Background Image

Diocese News May 31, 2019


Celebrating World Communications Day and Ascension Sunday

This Sunday’s liturgy takes us to the moment when our Lord ascends to heaven forty days after Easter. The disciples had been instructed to remain in Jerusalem to await the coming of the Holy Spirit and preach the good news to every creature. Centuries later, the Synod Fathers of the Second Vatican Council invited the faithful to use social media to preach the Christian faith. As a continuation of the call to use social media in the preaching of the Gospel, this Sunday the Church celebrates the 53rd World Communications Day. In his message for World Communications Day 2019, His Holiness Pope Francis invites us to reflect on the benefits and challenges of using social networks.

In the first reading, the Book of the Acts of the Apostles states that Jesus appeared to his disciples “during forty days and [spoke to them] about the kingdom of God” (Acts 1:3). In his Gospel, St. Luke describes the moment when Jesus tells his disciples to remain in the city until they receive the power from on high. After this, he blessed them and went up into the heavens. Subsequently, the disciples returned to Jerusalem where they remained in prayer awaiting the coming of the Holy Spirit.

The disciples had been sent "to the world to proclaim the gospel to every creature" (Mark 16:15). Therefore, after receiving the effusion of the Holy Spirit they carried out Jesus’ command in a mission that has been continued over almost two thousand years. Some decades ago, the Synod Fathers of the Second Vatican Council in the Decree Inter Mirifica urged the people of God to use social media at the service of the preaching of the Word. Likewise, the Synod Fathers were aware of both the benefits and risks of its use. "The Church recognizes that these media, if properly utilized, can be of great service to mankind, since they greatly contribute to men's entertainment and instruction as well as to the spread and support of the Kingdom of God. The Church recognizes, too, that men can employ these media contrary to the plan of the Creator and to their own loss. Indeed, the Church experiences maternal grief at the harm all too often done to society by their evil use"(IM, 2).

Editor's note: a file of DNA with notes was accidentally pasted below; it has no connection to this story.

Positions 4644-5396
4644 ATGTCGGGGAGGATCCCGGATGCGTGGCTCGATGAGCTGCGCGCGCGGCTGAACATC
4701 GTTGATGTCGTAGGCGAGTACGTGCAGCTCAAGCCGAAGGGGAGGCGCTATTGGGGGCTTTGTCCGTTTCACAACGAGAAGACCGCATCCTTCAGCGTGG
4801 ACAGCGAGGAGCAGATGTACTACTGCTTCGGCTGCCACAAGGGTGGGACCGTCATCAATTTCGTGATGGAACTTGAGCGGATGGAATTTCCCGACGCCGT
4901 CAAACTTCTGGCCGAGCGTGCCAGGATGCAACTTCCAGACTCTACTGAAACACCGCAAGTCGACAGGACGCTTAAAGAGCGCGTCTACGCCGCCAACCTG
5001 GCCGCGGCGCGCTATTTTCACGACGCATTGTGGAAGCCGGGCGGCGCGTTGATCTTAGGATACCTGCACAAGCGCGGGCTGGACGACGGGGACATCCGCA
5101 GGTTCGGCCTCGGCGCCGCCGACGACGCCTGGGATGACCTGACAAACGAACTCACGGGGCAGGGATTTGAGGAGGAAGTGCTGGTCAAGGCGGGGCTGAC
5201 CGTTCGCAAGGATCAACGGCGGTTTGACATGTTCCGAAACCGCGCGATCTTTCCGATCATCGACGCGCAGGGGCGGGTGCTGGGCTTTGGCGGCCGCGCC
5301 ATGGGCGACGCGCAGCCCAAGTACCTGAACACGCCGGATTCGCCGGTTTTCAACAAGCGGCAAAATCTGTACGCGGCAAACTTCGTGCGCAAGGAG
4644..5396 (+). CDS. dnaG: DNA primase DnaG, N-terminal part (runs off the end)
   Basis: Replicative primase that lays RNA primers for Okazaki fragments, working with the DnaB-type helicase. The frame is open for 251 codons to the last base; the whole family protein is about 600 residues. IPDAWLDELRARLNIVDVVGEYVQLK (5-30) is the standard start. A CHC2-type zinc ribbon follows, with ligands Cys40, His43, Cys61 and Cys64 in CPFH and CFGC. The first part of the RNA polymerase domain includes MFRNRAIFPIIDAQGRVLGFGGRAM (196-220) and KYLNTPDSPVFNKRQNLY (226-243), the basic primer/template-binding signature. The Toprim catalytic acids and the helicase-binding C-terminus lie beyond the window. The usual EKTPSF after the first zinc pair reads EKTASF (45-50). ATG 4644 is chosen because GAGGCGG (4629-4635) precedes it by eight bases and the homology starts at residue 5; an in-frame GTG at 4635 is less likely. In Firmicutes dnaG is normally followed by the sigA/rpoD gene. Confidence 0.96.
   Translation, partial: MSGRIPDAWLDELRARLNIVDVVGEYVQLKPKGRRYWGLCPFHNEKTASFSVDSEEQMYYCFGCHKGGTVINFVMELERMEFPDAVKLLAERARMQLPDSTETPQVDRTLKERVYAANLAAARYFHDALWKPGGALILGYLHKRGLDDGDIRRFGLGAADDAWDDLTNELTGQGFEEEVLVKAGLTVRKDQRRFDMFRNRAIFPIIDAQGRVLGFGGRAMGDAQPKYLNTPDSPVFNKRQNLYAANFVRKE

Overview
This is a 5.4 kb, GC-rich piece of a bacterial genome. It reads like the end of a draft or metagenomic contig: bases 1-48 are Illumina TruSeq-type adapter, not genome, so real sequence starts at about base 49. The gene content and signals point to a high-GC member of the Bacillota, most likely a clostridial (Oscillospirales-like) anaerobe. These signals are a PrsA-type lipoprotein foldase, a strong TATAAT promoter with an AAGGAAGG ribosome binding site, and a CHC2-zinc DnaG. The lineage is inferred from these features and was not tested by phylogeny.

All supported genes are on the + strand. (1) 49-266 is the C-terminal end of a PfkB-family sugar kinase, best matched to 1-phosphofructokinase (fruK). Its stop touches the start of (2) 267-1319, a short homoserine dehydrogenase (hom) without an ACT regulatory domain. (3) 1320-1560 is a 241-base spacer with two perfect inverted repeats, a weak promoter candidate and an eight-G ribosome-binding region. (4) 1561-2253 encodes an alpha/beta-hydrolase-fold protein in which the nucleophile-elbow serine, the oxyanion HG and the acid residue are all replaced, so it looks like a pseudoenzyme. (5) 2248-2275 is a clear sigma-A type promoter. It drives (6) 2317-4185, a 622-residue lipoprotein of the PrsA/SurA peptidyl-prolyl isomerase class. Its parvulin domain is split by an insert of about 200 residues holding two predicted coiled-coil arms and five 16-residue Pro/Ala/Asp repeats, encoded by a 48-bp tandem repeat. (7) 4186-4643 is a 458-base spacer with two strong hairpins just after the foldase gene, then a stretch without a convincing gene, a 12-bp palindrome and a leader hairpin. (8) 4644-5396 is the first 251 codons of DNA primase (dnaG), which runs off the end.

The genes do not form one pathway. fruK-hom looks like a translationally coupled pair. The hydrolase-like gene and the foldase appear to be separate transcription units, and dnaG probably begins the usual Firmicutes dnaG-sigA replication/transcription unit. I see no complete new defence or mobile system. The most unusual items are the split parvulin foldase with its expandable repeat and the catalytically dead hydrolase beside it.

This Sunday our Church celebrates the 53rd World Day of Communications with the theme, "We are members of one another (Eph 4,25). From social network communities to the human community." In his message on the occasion of the 53rd World Communications Day, Pope Francis echoes the words of the Fathers of the Second Vatican Council with an invitation to reflect "on the foundation and importance of our being-in-relationship; and to rediscover, in the vastness of the challenges of the current communicative context, the desire of the man who does not want to remain in his own solitude." His message "underlines the importance of restoring to communication a broad perspective, based on the person; and emphasizes the value of interaction, always understood as dialogue and opportunity to meet others.” Also, the message echoes the words of the Synod Fathers of the Second Vatican Council with an invitation to reflect “on the current state and nature of relationships on the Internet, starting from the idea of community as a network between people in their wholeness.”

As we celebrate the Feast of the Ascension of the Lord and the call to every Christian to preach His word, it is pertinent to remember the words of the Synod Fathers who, in the Second Vatican Council, saw the importance of preaching the word through the use of social media, considering both its advantages and its risks and to meditate on the message that our Holy Father offered us on the occasion of the World Communications Day.